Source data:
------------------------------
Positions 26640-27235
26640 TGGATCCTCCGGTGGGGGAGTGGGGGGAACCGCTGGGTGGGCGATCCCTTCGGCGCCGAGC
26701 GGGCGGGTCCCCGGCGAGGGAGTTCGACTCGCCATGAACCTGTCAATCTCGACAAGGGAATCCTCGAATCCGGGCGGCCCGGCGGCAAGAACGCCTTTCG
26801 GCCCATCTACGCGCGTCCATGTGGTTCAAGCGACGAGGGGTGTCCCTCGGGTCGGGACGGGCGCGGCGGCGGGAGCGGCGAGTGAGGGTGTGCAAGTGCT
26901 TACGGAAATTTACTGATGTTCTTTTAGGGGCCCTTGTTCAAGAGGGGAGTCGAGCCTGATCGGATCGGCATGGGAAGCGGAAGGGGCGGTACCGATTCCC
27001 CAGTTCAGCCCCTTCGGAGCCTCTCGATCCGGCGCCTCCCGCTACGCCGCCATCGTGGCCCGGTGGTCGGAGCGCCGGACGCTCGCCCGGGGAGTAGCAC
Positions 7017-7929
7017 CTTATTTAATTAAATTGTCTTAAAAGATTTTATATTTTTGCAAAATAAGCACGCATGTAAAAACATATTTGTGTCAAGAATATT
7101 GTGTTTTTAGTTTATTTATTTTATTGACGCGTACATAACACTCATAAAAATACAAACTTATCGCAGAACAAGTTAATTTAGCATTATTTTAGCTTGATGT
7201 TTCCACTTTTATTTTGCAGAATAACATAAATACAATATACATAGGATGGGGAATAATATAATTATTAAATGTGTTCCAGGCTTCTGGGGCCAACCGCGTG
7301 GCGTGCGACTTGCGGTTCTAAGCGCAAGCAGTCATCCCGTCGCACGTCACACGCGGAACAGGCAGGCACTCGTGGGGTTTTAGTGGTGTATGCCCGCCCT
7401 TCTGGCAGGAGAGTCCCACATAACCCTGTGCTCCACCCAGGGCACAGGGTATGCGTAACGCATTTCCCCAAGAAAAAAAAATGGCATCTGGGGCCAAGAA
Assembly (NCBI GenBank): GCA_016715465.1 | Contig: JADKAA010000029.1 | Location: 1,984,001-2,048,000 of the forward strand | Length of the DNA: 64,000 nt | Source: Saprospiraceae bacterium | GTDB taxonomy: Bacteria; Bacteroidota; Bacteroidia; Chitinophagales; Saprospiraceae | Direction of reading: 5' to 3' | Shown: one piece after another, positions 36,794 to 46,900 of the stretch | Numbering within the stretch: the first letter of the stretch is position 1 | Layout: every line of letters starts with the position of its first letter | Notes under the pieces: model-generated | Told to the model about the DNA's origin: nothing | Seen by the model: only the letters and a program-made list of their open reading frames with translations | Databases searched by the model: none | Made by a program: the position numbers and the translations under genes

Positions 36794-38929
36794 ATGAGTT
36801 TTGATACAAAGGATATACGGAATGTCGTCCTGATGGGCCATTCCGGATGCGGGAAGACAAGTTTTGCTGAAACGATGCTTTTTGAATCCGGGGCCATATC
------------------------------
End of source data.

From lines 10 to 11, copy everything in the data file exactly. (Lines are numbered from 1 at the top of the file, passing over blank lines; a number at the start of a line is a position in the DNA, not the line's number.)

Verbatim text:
7201 TTCCACTTTTATTTTGCAGAATAACATAAATACAATATACATAGGATGGGGAATAATATAATTATTAAATGTGTTCCAGGCTTCTGGGGCCAACCGCGTG
7301 GCGTGCGACTTGCGGTTCTAAGCGCAAGCAGTCATCCCGTCGCACGTCACACGCGGAACAGGCAGGCACTCGTGGGGTTTTAGTGGTGTATGCCCGCCCT